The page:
Elijah White, a member of the Psychedelic Rock band known as The Wednesday People joins K-UTE in a discussion of the jaw-dropping music they create.
Jack Mitchell, a local singer/songwriter from the band Upcharm joins Morgan Parent in a discussion of music, inspirations, and upcoming shows.
K-UTE Radio’s very own DJ Dum Dum Boy interviews the independent singer-songwriter, Scurrow Scurrow the Squirrel.
Almost a year after the release of his sophomore album, Parachutes, Frank Iero has come out with his newly anticipated EP, Keep The Coffins Coming, on September 22nd of this year.
The four-track EP is short, sweet, and serves as a perfect transition piece between Iero’s first album, Stomachaches, and his second album, Parachutes. Because both albums had very different styles, it almost felt like something was missing in between the two. In an interview with Iero, he tells K-UTE:
“What’s really cool about it [Keep The Coffins Coming] is you really get to see the progression from this project–from Stomachaches to Parachutes– it’s very much a stopgap between those two…”
As a result, Keep The Coffins Coming gives listeners a more cohesive bridge between the two albums, while still being able to stand alone in its own musical capacity.
Fans and followers of Iero’s work might recognize a few tracks from the EP such as “I’m a Mess” and “BFF,” but it also has two new songs: “No Fun Club” and “You Are My Sunshine.” Even though “I’m A Mess” and “BFF” are from previous projects, there’s definitely a unique difference in the EP that makes it worth listening to. The most notable difference is that the EP was produced by the famed Steve Albini, who has worked with artists like Nirvana and Pixies.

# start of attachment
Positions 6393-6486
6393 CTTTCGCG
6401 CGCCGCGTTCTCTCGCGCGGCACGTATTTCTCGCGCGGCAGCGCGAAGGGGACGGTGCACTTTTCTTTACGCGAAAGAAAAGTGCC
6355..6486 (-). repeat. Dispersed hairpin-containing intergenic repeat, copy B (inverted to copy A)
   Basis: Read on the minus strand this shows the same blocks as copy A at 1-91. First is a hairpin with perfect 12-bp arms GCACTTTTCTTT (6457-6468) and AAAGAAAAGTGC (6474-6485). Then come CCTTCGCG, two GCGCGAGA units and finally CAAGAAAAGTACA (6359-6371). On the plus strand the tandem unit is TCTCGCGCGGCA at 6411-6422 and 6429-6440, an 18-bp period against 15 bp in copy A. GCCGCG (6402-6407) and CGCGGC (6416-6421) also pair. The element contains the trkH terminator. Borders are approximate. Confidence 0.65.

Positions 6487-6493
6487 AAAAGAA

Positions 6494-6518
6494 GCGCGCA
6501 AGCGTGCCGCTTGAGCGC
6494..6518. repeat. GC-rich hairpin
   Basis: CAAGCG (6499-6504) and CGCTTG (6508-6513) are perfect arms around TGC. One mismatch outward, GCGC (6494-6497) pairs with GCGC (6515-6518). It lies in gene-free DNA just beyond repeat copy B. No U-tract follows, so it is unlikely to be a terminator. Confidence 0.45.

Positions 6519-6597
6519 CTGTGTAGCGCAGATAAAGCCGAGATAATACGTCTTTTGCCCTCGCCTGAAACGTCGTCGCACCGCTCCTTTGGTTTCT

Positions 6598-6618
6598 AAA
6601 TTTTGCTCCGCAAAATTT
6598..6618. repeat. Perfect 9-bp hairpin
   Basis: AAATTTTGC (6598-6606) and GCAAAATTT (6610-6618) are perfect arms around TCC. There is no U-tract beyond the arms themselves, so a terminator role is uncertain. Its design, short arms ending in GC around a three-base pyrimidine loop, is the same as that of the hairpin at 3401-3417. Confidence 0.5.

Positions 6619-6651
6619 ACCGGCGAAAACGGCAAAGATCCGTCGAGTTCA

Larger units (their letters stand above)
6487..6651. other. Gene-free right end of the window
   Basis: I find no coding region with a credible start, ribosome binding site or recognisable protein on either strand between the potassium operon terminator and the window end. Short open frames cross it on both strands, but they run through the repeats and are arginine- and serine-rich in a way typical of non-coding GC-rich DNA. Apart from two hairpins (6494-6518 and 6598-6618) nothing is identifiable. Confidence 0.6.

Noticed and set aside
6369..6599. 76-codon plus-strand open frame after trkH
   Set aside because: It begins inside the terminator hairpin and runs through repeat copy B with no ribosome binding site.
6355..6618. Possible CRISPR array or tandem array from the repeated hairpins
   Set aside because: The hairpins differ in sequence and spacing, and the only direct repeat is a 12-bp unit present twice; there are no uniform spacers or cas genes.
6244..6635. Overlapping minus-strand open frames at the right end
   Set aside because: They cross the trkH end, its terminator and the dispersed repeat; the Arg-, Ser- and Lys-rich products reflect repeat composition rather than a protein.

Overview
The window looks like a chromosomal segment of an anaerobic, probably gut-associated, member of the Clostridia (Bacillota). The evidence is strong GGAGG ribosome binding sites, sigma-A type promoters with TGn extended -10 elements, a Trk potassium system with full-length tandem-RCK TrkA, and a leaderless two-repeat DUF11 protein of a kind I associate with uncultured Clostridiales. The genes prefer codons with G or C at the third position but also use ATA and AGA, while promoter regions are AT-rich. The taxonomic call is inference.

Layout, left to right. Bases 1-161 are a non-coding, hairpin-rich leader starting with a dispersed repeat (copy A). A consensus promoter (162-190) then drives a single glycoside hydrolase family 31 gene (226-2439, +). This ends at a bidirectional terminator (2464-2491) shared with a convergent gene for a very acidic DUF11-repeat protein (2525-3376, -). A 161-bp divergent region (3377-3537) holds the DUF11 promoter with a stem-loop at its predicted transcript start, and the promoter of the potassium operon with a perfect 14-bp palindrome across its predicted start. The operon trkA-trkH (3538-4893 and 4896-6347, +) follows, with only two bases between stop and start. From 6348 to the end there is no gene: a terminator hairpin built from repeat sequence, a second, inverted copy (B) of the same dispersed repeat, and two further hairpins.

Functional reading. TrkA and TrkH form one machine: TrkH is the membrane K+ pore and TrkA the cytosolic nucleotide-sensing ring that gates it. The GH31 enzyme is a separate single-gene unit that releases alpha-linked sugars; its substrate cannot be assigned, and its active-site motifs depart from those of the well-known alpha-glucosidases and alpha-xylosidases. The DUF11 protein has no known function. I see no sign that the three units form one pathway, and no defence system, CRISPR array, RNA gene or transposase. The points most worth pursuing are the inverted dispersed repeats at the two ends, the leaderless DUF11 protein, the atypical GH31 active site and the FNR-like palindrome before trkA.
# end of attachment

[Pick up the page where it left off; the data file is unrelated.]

Frank talks about the inception of Keep The Coffins Coming and working with Albini, saying:
“In between the end of touring on Stomachaches and the finishing writing on Parachutes, there was this time where we were discussing ‘What’s next? Where do we want to go from there?’, and I remember sitting down with my manager Paul and we just kind of made a list of all these things I wanted to do and people I wanted to work with, and one of the names that came up was Steve Albini.”
Working with Albini had also been one of Frank’s dreams for a while.
“Paul asked how long I’d wanted to work with Steve and I was like, ‘Since I was, like, 11!’ I wanted to make a Steve Albini record! Paul said he’d call him and I was like, ‘You can’t do that… that would be weird. Don’t do it.’ And he was like, ‘That’s my job!’” Iero tells.
With only 3 days to record in Chicago, Keep The Coffins Coming was created.
Musically, the EP has a clearer and less distorted sound compared to Iero’s other albums. Also, the fact that it was recorded in such a short amount of time, gives it a more intimate and relaxed sound. Fans of Frank Iero and the Patience will love discovering the nuances of the older songs and hearing the new songs for the first time. And those who have never heard Iero’s music before will find Keep The Coffins Coming to be a perfect introduction to the band.
FRANK IERO and the PATIENCE Tour Dates:
11/17 – Cleveland, OH @ House of Blues *
11/18 – Grand Rapids, MI @ 20 Monroe Live *
12/01 – Baltimore, MD @ Rams Head Live! *
12/28 – Huntington, NY @ The Paramount **
12/29 – Worcester, MA @ The Palladium **
12/30 – Sayreville, NJ @ Starland Ballroom **
* w/ Descendents
** w/ Thursday & PUP
“Keep The Coffins Coming” – Full Track Listing:
1. I’m A Mess
3. No Fun Club
4. You Are My Sunshine
Hailing from Mexico, the duo of Boombox Cartel, aka. Jorge Medina and Americo Garcia, have been making waves and taking names for the last few years; including putting on a stunning performance on the main stage at Ultra Music Festival in Miami, FL. Earlier this year, the duo took a hiatus. However, they don’t call it a comeback, saying ‘The Cartel never left…’ They exploded into 2017 with their release “Jefe” and have been taking dance floors by storm ever since!